Limb amputation in hemoglobin SC disease after application of ice and elevation.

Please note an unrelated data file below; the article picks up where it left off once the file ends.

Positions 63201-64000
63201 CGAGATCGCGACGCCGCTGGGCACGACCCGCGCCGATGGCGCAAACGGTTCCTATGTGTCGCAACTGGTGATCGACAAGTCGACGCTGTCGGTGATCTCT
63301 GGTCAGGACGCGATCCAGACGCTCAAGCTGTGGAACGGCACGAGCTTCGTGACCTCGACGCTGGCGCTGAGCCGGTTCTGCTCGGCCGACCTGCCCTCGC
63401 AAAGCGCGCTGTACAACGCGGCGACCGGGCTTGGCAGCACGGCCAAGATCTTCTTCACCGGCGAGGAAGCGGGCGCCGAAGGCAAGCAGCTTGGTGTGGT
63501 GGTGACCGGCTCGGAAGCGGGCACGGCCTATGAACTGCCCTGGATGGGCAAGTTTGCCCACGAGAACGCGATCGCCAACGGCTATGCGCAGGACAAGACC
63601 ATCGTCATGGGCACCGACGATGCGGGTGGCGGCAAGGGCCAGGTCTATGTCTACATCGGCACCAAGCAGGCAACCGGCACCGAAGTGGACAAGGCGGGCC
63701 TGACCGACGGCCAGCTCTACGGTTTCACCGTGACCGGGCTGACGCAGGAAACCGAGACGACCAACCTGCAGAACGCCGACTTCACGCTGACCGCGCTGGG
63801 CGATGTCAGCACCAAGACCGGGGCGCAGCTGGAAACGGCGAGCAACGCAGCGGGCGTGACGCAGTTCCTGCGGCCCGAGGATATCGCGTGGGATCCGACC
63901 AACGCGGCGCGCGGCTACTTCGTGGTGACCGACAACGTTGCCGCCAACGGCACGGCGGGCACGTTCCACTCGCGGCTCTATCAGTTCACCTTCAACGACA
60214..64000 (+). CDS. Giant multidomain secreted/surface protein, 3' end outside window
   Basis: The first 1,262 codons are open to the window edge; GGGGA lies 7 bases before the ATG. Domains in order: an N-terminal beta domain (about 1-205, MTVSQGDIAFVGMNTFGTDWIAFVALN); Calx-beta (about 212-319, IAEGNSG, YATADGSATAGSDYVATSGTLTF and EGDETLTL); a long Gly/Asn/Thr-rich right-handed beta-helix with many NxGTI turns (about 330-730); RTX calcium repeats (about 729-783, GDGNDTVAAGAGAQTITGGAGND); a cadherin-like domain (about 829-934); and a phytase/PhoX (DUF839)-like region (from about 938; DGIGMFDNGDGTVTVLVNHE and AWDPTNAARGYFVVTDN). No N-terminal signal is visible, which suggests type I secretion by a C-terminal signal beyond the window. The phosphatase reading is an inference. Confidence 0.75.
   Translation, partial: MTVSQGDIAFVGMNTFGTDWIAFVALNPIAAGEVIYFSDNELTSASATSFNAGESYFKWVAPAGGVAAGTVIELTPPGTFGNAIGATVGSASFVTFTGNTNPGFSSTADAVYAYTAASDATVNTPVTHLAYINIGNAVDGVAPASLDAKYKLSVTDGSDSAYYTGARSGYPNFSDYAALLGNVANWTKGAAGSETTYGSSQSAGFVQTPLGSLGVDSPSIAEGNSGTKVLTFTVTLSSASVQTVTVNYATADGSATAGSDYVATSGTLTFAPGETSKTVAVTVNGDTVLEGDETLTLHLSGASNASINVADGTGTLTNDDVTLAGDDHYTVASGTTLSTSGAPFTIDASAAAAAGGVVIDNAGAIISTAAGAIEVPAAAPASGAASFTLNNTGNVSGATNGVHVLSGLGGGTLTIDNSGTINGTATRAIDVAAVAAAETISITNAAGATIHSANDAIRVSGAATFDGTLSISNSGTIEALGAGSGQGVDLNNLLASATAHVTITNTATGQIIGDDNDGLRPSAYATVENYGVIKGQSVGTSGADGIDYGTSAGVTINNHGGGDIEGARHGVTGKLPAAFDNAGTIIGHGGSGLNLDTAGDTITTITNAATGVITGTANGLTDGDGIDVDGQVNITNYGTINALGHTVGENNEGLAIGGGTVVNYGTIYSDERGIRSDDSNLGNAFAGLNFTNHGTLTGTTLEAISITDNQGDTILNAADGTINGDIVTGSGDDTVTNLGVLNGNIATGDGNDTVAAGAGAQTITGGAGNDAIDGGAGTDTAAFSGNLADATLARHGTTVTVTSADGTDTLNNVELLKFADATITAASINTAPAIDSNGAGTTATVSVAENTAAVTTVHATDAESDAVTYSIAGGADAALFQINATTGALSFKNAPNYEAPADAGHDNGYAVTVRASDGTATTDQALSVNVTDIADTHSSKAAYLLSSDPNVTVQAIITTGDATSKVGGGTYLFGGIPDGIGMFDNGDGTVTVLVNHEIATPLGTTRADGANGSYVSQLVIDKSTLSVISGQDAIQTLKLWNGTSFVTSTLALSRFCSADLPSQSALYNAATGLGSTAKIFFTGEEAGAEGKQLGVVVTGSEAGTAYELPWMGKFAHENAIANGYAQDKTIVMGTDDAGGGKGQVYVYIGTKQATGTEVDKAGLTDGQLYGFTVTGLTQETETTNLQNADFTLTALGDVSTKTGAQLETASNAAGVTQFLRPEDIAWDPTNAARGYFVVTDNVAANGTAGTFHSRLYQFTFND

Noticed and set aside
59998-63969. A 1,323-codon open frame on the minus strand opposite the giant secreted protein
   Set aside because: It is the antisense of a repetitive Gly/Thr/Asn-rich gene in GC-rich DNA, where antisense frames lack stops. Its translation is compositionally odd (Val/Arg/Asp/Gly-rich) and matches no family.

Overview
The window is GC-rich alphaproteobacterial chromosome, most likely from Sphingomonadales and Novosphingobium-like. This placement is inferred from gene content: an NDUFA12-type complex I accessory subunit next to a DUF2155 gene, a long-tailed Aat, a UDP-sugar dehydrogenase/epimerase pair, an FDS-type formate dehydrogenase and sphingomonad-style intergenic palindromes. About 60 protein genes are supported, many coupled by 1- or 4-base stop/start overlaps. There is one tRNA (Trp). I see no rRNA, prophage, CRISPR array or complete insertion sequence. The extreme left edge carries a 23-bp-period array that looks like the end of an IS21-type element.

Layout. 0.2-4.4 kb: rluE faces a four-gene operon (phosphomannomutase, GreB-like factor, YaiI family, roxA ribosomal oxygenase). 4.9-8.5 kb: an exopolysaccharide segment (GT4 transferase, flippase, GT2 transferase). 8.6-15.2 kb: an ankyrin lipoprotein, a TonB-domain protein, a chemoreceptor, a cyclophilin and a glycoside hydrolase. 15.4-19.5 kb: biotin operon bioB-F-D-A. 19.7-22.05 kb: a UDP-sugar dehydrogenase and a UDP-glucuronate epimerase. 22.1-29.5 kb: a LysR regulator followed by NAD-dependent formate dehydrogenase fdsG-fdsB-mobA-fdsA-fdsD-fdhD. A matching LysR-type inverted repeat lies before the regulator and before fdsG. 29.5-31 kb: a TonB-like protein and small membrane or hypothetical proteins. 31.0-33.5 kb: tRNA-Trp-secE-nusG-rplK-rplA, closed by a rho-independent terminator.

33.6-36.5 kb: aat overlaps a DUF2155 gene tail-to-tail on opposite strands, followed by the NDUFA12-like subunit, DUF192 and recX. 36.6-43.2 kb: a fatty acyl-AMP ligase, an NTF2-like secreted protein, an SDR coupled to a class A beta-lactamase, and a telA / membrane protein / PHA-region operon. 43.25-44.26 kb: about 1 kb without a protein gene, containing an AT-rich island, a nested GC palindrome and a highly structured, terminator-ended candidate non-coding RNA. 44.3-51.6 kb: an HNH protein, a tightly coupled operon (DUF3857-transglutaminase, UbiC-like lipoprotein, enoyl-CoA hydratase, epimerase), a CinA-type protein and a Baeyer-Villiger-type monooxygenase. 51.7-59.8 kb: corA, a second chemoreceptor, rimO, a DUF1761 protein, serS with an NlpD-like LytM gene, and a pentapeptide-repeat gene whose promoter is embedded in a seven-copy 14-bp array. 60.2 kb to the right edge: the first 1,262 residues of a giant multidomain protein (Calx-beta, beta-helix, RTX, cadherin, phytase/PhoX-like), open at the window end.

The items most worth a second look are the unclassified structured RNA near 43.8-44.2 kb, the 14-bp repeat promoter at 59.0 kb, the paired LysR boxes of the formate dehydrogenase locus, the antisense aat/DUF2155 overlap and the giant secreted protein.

A 31-year-old man with hemoglobin SC disease was admitted with acute chest syndrome, treated with antibiotics and ventilator support. His restrained right wrist and hand became swollen and cool, thought due to infiltration of an intravenous line. The hand was elevated, ice packs applied around the clock, and prophylactic low molecular weight heparin given. The arm quickly turned gangrenous. In spite of attempted thrombectomy and red blood cell exchange transfusion, amputation was required. Cold, elevation, and measures that reduce blood flow are known precipitators of sickling and crises. Vasoocclusion of the extremities to the point of gangrene is rarely reported in sickle cell disorders, and this case highlights the dangers of measures limiting blood flow in such patients.